24. Kalcounis MC, Brigham RM (1998) Secondary use of aspen cavities by tree-roosting big brown bats. J Wildl Manag 62:603–611CrossRefGoogle Scholar
  25. Kozma JM, Kroll AJ (2010) Nest survival of western bluebirds using tree cavities in managed ponderosa pine forests of Central Washington. Condor 112:87–95CrossRefGoogle Scholar
  26. Kozma JM, Kroll AJ (2012) Woodpecker nest survival in burned and unburned managed ponderosa pine forests of the northwestern United States. Condor 114:173–184CrossRefGoogle Scholar
  27. Lacki MJ, Johnson JS, Baker MD (2013) Temperatures beneath bark of dead trees used as roosts by Myotis volans in forests of the Pacific Northwest, USA. Acta Chiropterologica 15:143–151CrossRefGoogle Scholar
  28. Lorenz TJ, Vierling KT, Johnson T, Fischer PC (2015) The role of wood hardness in limiting nest site selection in avian cavity excavators. Ecol Appl 25:1016–1033CrossRefGoogle Scholar
  29. Mainwaring, M.C. 2015. Nest construction and incubation in a changing climate. In Nests, eggs, and incubation: new ideas about avian reproduction. Eds. D.C. Deeming and S.J. Reynolds. Oxford Scholarship Online.  https://doi.org/10.1093/acprof:oso/9780198718666.003.0006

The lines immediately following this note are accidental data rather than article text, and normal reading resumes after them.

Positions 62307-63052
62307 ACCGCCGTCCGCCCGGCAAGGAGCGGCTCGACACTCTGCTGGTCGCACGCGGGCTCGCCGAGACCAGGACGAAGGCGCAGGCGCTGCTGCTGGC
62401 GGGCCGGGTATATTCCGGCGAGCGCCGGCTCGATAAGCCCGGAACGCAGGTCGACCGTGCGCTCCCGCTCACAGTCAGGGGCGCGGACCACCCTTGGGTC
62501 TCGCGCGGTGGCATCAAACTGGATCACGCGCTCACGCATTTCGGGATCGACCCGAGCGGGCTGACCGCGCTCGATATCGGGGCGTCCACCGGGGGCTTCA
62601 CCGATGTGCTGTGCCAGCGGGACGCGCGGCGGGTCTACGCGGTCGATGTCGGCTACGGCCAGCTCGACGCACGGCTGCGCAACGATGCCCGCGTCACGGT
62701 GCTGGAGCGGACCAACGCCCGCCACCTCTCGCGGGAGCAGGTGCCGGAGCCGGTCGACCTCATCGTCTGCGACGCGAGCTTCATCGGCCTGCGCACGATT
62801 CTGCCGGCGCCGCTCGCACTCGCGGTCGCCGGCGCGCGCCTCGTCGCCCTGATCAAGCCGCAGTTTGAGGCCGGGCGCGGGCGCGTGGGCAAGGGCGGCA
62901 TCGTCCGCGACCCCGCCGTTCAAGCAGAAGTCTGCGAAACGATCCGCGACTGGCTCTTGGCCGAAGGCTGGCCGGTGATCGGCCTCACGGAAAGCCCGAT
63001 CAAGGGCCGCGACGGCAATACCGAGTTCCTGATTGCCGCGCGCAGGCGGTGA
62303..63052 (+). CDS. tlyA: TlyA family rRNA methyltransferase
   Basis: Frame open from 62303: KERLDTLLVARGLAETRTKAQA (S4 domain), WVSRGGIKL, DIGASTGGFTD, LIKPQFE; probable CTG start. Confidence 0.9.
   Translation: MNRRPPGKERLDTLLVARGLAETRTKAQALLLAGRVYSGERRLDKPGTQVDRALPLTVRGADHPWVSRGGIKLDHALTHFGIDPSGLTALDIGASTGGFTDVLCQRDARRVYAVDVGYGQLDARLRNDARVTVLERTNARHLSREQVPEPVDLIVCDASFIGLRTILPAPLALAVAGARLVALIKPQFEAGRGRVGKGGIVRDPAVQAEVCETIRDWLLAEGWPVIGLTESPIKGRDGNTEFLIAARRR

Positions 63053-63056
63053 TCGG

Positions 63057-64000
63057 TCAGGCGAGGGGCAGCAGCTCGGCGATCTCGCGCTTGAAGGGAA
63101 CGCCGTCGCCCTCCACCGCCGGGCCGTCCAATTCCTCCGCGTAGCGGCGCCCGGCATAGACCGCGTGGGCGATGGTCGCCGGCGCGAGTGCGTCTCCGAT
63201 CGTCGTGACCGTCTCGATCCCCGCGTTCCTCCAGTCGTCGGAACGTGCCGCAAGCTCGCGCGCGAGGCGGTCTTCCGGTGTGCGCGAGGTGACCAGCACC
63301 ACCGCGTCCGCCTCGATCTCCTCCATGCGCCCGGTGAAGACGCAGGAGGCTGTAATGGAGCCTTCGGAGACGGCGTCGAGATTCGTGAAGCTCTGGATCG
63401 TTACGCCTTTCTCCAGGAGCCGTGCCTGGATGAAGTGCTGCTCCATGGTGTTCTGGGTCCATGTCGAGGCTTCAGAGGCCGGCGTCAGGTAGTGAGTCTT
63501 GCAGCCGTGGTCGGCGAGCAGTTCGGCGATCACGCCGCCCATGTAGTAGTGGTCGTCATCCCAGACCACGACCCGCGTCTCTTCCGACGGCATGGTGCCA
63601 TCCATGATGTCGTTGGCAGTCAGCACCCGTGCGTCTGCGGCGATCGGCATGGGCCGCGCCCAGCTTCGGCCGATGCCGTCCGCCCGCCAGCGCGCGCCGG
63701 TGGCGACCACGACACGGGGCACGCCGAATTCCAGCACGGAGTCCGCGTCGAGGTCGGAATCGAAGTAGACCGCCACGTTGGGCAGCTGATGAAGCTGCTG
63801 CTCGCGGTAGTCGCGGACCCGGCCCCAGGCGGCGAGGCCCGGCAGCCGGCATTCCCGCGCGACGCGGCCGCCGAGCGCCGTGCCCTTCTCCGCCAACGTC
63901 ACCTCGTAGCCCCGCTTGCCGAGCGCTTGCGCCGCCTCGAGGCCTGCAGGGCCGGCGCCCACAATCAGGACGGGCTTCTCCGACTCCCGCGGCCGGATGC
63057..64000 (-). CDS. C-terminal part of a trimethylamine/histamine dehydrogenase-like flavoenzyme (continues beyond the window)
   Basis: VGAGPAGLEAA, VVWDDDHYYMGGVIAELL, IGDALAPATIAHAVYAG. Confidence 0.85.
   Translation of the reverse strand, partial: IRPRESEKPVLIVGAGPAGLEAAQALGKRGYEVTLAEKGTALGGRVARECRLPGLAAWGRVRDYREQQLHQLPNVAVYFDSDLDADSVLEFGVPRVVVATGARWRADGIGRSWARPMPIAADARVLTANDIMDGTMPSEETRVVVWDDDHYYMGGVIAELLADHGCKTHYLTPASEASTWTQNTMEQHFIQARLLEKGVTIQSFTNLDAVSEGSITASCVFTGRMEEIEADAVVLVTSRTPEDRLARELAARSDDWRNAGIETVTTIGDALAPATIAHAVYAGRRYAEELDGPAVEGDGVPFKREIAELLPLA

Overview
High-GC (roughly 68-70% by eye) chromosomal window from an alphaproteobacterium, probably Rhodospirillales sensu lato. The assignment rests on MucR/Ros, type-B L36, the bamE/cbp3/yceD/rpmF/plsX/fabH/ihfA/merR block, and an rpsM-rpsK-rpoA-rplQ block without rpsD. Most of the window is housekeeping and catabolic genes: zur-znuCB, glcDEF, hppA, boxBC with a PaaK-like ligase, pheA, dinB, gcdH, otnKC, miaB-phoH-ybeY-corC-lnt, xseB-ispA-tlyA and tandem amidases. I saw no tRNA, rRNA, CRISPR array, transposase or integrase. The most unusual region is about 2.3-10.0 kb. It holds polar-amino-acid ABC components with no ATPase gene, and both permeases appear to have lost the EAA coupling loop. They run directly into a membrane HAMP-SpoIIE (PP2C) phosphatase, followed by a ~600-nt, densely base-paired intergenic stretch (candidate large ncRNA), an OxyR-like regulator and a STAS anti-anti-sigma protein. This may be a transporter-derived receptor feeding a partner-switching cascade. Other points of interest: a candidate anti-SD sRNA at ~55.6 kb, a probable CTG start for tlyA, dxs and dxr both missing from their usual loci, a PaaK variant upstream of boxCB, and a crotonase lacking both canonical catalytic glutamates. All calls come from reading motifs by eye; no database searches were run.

30. Martin K, Eadie JM (1999) Nest webs: a community-wide approach to the management and conservation of cavity-nesting forest birds. For Ecol Manag 115:243–257CrossRefGoogle Scholar
  31. Martin TE, Li P (1992) Life history traits of open- vs. cavity-nesting birds. Ecology 73:579–592CrossRefGoogle Scholar
  32. Martin K, Aitken KEH, Wiebe KL (2004) Nest sites and nest webs for cavity-nesting communities in interior British Columbia, Canada: characteristics and niche partitioning. Condor 106:5–19CrossRefGoogle Scholar
  33. Matsuoka S (2000) A method to measure the hardness of wood in standing woodpecker nest trees. Jpn J Ornithol 49:151–155CrossRefGoogle Scholar
  34. Matsuoka S (2008) Wood hardness in nest trees of the great spotted woodpecker Dendrocopos major. Ornithol Sci 7:59–66CrossRefGoogle Scholar
  35. Maziarz M, Wesolowski T, Hebda G, Cholewa M, Broughton RK (2016) Breeding success of the Great Tit Parus major in relation to attributes of natural nest cavities in a primeval forest. J Ornithol 157:343–354CrossRefGoogle Scholar
  36. Maziarz M, Broughton RK, Wesolowski T (2017) Microclimate in tree cavities and nest-boxes: implications for hole nesting birds. For Ecol Manag 389:306–313CrossRefGoogle Scholar
  37. McComb WC, Noble RE (1981) Microclimates of nest boxes and natural cavities in bottomland hardwoods. J Wildl Manag 45:284–289CrossRefGoogle Scholar